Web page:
One of the many challenges heads of digital in charities can face is making the case for internal investment in digital.
CEOs and Directors who make the final decisions on what areas of work to invest in often have professional backgrounds in different (and more established) disciplines, like PR, communications and fundraising. Digital marketing is still a new kid on the block, relatively speaking, less understood and valued than the established disciplines.
So even at medium to large sized charities, senior staff may need convincing about the value of digital to the organisation and the need to invest significant sums in specific areas.
Here are five facts that might help make the case.
1. Millions of people look for advice online
Digital marketing isn’t just about raising more money or promoting your organisation for its own sake. The internet is the first port of call for millions, even billions of people who desperately need the information and advice that you provide.
Let’s say you work for a disability charity, and provide information and support for cerebral palsy. This is a condition that family, friends and co-workers (as well as those with cerebral palsy) will need to understand and know how to cope with. And your website has informative and detailed resources on the topic.
Reaching these people is your charitable mission. So your boss might be interested to learn that there are on average 115,000 searches for cerebral palsy related terms on Google, every month, in the UK alone.
What’s more, that’s up 15% from last year – and the figure was more than double that at 240,000 in October 2014, when World Cerebral Palsy Day takes place.
To reach all these people, your onpage SEO will need to be tight for your online advice to appear in their Search Engine Results Pages. Your team will need to do keyword research. They will use the results to create content that your audience will actually want to read, and improve the visibility of existing content. Whether it’s the time taken to do the work internally or budget to bring in external help, all this requires investment.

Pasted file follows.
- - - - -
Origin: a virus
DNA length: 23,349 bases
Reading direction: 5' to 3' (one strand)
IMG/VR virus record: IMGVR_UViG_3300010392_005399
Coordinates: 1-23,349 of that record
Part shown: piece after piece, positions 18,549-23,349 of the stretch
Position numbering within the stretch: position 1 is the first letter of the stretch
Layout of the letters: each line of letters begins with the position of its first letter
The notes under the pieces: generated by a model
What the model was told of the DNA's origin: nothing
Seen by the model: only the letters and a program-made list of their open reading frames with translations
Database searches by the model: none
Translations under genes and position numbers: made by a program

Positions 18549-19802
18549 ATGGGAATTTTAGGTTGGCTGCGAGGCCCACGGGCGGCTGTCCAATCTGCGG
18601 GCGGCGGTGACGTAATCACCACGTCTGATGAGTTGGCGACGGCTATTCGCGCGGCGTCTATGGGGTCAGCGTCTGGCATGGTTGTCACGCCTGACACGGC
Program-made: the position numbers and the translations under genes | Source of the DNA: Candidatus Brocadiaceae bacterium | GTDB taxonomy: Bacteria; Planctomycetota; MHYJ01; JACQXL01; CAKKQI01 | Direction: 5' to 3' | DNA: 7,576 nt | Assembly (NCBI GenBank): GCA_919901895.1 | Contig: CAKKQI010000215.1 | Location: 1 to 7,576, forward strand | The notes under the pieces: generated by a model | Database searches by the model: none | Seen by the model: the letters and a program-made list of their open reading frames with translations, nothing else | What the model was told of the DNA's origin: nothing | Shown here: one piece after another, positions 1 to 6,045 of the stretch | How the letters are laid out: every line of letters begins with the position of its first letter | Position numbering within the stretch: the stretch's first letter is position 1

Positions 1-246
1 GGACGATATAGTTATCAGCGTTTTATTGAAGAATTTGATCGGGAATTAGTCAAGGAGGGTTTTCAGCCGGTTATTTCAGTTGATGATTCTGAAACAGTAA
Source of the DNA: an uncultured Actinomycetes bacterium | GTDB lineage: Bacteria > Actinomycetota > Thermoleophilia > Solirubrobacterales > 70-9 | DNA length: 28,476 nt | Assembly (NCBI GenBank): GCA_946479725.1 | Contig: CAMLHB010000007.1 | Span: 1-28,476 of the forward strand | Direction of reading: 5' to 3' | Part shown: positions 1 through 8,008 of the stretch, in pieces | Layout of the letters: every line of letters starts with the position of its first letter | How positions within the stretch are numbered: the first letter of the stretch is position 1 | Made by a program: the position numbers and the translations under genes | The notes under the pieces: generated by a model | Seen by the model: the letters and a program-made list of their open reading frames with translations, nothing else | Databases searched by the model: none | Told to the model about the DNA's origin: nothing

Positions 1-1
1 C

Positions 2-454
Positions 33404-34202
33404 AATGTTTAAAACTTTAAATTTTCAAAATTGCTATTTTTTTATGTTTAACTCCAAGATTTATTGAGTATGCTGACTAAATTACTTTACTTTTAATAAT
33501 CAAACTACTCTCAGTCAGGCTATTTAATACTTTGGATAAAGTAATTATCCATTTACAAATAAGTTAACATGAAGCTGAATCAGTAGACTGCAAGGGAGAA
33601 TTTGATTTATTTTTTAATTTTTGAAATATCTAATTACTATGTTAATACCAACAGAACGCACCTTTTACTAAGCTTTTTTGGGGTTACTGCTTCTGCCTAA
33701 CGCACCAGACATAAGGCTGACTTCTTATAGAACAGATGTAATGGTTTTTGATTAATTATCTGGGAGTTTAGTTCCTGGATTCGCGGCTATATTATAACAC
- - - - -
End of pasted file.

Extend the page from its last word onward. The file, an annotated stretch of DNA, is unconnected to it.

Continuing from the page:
2. Online donation amounts are sky-rocketing
Nothing makes the case for investment than the promise of financial return.
Online giving is increasing rapidly. Blackbaud’s research has shown that the average online donation in the UK has risen by almost one-third (32%) to £69.70 in 2013 (up from £52.87 in 2010). No doubt it has risen even more since then.
To take advantage of this and ensure your online donations are maximised, your team will need to:
- test default donation amounts on your donation form to see if they have an impact on average gift
- review your donation provider to ensure you’ve got has the easiest check-out process (that doesn’t mean the one with no fees of course, since you’d rather have 95% of something than 100% of nothing. Pay attention to the fine print, it’s far more important than the selling price…)
- ensure it’s easy to donate via smartphones. At least one in 10 donors will be trying to do this – make it easy for them, and the potential for increased donations is massive.
All this requires investment.
3. Social media is an opportunity and a threat
Frustrated supporters are probably ranting about the issues that matter to them on your social media channels right now. Those issues might be a time they got terrible customer service from your organisation, and boy do they want people to know about it. A real threat your reputation, and a cry for immediate attention from your team.